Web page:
In some cases scaffolding proteins, such as cortactin (link to GT), may recruit regulators of actin filament dynamics like the Arp2/3 complex or N-WASP, which will regulate the function of the adhesion complex as described above. In other cases they will stabilize the core components and regulate their function.
One adaptor protein that is crucial to the stabilization of the AJ complex is p120-catenin. This protein prevents the endocytosis of the classical cadherins in a function that was recently attributed to its binding at the juxtamembrane position of the cytoplasmic tail of cadherin . Three VE-cadherin residues in particular, (DEE 646-648), which are well conserved across the classical cadherins and lie in the p120-catenin binding site, were identified as producing an endocytic signal that is blocked upon binding of p120-catenin. Mutations within this motif not only impeded p120-catenin binding but also prevented endocytosis of cadherin . Similar findings have shown that binding of the small GTPase RAP1 to afadin enhances p120-catenin binding to E-cadherin, preventing endocytosis of E-cadherin and stabilizing the E-cadherein–nectin complex .
Additionally, an earlier study highlighted that p120-catenin may influence signaling pathways that regulate cadherin complex stability and clustering. Binding of p120-catenin to cadherin was proposed to negatively regulate Rho GTPase signaling by preventing the interaction between p120-catenin and RhoA which would otherwise result in the inhibition of RhoA activity, dissolution of actin stress fibres and the mislocalization of ezrin to the cytoplasm . The latter effect is directly correlated to AJ formation and stability, with Ezrin having been shown to regulate the transport of E-cadherin to the membrane in a process that involves Rac1 activation . p120-catenin’s role in regulating the Rho GTPases was again highlighted in a more recent study that indicated ROCK1 and p190A RhoGAP, which are recruited to the adhesion complex by Rho A, interact transiently with p120-catenin. These interactions may control a variety of processes including cadherin clustering and stability  .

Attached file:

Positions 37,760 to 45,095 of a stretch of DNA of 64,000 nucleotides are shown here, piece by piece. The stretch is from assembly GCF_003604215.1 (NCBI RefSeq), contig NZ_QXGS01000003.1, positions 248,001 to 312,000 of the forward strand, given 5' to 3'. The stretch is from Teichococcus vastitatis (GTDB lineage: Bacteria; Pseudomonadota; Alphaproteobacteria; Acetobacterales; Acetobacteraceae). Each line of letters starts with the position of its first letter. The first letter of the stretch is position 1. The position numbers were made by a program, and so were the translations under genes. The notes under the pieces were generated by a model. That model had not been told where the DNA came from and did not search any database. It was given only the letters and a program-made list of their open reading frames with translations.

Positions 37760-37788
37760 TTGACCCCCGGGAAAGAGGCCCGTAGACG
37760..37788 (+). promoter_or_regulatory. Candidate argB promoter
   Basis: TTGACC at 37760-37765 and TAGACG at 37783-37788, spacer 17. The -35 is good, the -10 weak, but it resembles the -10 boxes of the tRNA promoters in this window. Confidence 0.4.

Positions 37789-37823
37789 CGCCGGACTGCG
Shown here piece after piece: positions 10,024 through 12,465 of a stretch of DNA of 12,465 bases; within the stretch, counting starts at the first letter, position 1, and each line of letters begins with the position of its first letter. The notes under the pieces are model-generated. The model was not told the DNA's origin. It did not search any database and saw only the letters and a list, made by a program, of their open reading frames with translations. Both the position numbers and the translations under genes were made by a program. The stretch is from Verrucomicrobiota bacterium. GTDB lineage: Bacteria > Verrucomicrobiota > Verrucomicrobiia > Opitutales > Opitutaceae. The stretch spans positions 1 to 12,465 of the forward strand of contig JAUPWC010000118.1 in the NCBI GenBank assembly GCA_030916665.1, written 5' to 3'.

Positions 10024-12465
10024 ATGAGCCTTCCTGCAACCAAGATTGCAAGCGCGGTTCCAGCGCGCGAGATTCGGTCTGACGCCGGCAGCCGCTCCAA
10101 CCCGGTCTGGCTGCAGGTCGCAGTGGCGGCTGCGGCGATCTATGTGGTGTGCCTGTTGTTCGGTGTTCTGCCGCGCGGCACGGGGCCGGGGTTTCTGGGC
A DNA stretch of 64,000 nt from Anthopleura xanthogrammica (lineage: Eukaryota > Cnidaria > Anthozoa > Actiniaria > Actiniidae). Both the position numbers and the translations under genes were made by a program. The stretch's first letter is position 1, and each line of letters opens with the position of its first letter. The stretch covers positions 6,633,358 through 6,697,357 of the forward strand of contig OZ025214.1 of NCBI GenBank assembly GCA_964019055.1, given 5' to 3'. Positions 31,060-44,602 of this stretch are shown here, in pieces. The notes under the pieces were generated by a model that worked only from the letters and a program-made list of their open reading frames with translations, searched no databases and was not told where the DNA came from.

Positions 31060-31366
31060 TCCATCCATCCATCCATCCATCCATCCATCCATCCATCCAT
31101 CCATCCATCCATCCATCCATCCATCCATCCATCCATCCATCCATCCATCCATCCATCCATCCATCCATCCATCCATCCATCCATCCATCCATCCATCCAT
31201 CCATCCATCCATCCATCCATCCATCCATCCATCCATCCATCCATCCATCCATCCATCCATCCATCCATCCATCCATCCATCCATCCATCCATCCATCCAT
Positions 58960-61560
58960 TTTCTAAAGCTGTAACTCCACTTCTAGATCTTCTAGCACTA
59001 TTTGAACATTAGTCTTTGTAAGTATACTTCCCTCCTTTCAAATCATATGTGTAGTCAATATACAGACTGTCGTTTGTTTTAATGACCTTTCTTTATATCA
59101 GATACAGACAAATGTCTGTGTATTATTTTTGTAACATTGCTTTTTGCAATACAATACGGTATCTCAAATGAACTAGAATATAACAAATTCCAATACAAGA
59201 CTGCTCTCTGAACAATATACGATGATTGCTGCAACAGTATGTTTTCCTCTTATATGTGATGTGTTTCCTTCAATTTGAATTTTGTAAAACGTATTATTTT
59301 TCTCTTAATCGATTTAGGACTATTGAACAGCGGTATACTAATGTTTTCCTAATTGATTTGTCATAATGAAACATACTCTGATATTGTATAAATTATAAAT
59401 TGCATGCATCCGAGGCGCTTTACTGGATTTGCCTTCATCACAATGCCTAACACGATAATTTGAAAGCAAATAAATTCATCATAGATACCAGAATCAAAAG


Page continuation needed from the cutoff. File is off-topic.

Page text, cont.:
Posttranslational modification of adhesion complex components is one of the most complicated aspects in the regulation of cell-cell adhesions. It involves an array of protein enzymes and despite a growing body of knowledge on the topic, many of the specific mechanisms, from recruitment of regulators, to the consequence each modification has on adhesion stability and function has yet to be described.
Phosphorylation events are the most prominent posttranslational modification to play a role in the regulation of cell-cell adhesions. These are mediated by phosphatases and kinases, of which at least 34 are known to localize to AJs alone . In many cases the method by which phosphatases/kinases are recruited to the adhesion site has yet to be established, however, in most cases direct binding with either core components or scaffolding proteins is likely to be involved. Indeed this has been established in some specific cases; for example CSK and VE-PTP bind directly to VE-cadherin , MET and PTPRF to β-catenin  and ROCK1 to p120-catenin .
Addition or removal of a phosphate molecule may not only alter the targets binding affinity to other components, but may activate or deactivate enzymatic properties to produce either positive (stabilizing), or negative (destabilizing) consequences. Furthermore, the activity of kinases/phosphatases is often correlated to the action of the cell-cell adhesion complex, with mechanical cues from neighboring cells triggering the enzymatic activity of the protein. This was observed, for example, when the H-Ras/Raf/MEK/ERK signaling cascade was induced following the attachment of invasive breast cancer cells to endothelial cells in vitro. Here, tyrosine phosphorylation of VE-cadherin was induced, and subsequently, the dissociation of β-catenin from the complex observed .